On an initial analysis, the stone industry includes 1918 pieces, of which 394 are pebble tools (45 used, 227 pebbles retouched using one or various instances of retouching , 122 retouched pebbles choppers, chopping-tools and polyhedrons) and 271 unused stones. We counted 142 flakes with a cortex and 214 without, among which 82 had not been retouched. The flake tools amount to 129: burins, scrapers, tools with engravings, etc. ; there are 74 flake fragments and 16 splinters. There are 199 cores and we counted 479 fragments of stones and undetermined objects.
The used stones come primarily from sector A and then from sectors D, C and B. The retouched stones are divided among the various sectors according to the following distribution: 42% in A, 22% in C and D, and 14% in B. The flakes which had not been retouched, but had in some cases been used, were more numerous (50% in C, 33% in A, 9% in B and 8% in D) than those which had been retouched. The distribution of flake tools is as follows: 48% in C, 22% in A, 21% in D and 9% in B. The 199 cores have the following distribution: 37% in A, 34% in C, 23% in D and 6% in B.
The main materials used are quartzite (53%), quartz (37%), arenite (4%), silex (1%), and other rocks (5%).
A number of the artefacts were found together with the remains of the megafauna and at the same levels.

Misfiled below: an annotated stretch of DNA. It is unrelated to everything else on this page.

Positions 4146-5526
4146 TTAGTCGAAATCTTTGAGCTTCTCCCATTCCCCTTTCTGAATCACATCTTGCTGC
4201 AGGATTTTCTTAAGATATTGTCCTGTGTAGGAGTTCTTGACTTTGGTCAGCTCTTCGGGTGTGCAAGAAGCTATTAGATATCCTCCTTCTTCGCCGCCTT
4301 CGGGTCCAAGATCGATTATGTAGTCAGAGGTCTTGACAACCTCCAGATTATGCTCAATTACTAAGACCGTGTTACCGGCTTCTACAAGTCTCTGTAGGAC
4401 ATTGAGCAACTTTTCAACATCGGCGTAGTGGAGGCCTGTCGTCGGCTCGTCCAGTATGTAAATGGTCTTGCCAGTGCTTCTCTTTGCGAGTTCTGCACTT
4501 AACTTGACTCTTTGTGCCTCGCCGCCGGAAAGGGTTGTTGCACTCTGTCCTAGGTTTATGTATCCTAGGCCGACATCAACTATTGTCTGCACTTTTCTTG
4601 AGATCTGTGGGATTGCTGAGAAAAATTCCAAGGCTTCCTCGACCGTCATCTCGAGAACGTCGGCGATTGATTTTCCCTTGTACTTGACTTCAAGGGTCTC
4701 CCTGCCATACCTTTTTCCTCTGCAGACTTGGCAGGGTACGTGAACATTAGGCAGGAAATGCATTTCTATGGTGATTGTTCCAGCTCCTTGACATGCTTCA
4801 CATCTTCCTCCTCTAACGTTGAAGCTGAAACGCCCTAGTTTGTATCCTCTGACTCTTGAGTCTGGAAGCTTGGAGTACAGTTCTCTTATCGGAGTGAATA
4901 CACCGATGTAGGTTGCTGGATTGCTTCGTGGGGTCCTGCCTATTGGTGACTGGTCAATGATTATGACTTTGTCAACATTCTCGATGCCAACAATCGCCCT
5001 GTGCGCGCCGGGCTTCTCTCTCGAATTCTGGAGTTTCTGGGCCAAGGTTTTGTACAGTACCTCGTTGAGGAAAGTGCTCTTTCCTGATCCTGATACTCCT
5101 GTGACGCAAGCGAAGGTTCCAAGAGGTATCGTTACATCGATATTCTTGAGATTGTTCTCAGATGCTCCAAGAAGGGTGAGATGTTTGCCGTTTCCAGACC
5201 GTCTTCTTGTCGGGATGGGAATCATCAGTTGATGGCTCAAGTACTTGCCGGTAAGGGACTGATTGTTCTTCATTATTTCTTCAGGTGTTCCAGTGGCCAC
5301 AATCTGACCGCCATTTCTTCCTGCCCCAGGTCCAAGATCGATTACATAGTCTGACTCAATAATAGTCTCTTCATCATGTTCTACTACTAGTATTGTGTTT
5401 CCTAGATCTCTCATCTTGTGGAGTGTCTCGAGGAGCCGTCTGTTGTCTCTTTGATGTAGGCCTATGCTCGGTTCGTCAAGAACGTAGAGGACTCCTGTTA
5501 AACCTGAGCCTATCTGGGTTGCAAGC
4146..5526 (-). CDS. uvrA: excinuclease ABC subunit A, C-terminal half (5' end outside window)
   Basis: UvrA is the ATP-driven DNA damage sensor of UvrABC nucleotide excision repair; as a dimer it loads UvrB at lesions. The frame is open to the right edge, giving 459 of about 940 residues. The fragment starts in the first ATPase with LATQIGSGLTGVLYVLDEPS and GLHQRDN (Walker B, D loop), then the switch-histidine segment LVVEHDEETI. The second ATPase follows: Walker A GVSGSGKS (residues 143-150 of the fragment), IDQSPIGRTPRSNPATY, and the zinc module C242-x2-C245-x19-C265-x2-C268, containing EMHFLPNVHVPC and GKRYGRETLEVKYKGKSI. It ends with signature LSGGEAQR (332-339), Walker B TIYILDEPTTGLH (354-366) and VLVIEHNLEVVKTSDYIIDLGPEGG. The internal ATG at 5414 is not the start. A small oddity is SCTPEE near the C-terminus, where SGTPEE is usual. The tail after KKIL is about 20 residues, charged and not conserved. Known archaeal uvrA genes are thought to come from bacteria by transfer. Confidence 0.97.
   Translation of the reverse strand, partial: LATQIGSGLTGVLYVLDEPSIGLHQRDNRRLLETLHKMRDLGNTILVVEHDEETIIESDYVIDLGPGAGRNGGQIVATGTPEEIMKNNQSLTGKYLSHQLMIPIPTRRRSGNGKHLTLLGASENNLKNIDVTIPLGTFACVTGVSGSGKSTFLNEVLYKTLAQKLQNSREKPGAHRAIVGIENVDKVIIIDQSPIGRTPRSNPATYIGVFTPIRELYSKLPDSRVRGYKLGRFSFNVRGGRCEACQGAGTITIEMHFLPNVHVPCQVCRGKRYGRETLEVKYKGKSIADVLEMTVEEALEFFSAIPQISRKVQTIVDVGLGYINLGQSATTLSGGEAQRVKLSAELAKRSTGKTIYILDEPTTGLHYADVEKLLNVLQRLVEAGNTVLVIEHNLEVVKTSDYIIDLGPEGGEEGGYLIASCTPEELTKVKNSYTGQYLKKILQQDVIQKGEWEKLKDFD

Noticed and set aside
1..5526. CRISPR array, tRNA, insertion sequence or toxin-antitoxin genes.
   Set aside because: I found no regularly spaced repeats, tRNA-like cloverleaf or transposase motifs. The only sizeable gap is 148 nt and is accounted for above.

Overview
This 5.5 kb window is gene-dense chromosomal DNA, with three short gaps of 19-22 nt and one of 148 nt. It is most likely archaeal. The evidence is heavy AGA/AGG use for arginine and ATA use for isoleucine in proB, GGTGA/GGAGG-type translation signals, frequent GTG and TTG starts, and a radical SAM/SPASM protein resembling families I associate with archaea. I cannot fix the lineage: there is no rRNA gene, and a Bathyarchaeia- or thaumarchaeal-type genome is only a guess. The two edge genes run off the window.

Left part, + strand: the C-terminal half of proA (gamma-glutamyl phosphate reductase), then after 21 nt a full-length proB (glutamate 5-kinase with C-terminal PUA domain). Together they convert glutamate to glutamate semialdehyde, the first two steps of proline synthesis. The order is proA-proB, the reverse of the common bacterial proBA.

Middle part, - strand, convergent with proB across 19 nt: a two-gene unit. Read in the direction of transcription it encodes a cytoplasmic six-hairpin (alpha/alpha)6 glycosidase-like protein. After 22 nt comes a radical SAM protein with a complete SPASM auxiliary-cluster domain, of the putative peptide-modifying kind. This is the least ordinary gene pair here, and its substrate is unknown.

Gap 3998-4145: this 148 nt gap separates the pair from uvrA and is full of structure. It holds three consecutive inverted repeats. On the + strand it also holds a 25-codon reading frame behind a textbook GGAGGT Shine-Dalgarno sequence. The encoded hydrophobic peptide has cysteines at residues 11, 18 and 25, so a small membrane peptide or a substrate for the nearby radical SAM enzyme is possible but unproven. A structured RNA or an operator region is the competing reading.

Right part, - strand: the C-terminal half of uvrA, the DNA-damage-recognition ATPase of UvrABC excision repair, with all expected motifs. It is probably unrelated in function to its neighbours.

Among the thousands of vertebrate remains (Guérin et al. 1993, 1996), it is possible to identify 42 species of mammal, approximately 30 species of bird, an unidentified species of Aligatorideo., some unidentified species of Chéloniens amongst which a large-sized terrestrial form shows similarities to the Geochelone, and the fish Plecostomus auroguttatus. Molluscs were also collected.
The birds are the Tinamiformes Crypturellus noctivagus, C. parvirostris; the Ciconiiforme Theristicus caudatus; the Anseriformes Amazonetta brasiliensis, Cairina moschata; the Accipitriformes Accipiter bicolor, Polyborus plancus, Falco rufigularis, F. sparverius; the Galliforme Penelope superciliaris or P. jacucaca; the Gruiformes Porzana carolina, cf. Porphyrula, cf. Gallinule; the Columbiformes Columba picazuro, Zenaida auriculata, Columbina minata, C. picui, cf. C. talpacoti; the Psittaciformes Ara chloroptera, Aratinga leucophtalmus, cf. A. cactorum, cf. Amazona aestiva; the Strigiformes Tyto alba, Otus choliba, Glaucidium minutissimum, G. brasilianum, Ciccaba virgata, Rhynoptynx clamator or Ciccaba huhula; the Caprimulgiforme cf. Hydropsalis; the Apodiforme Streptoprocne zonaris; the Piciformes Colaptes melanochloros, Dryocopus lineatus or Campephilus melanoleucos; Passeriformes indet.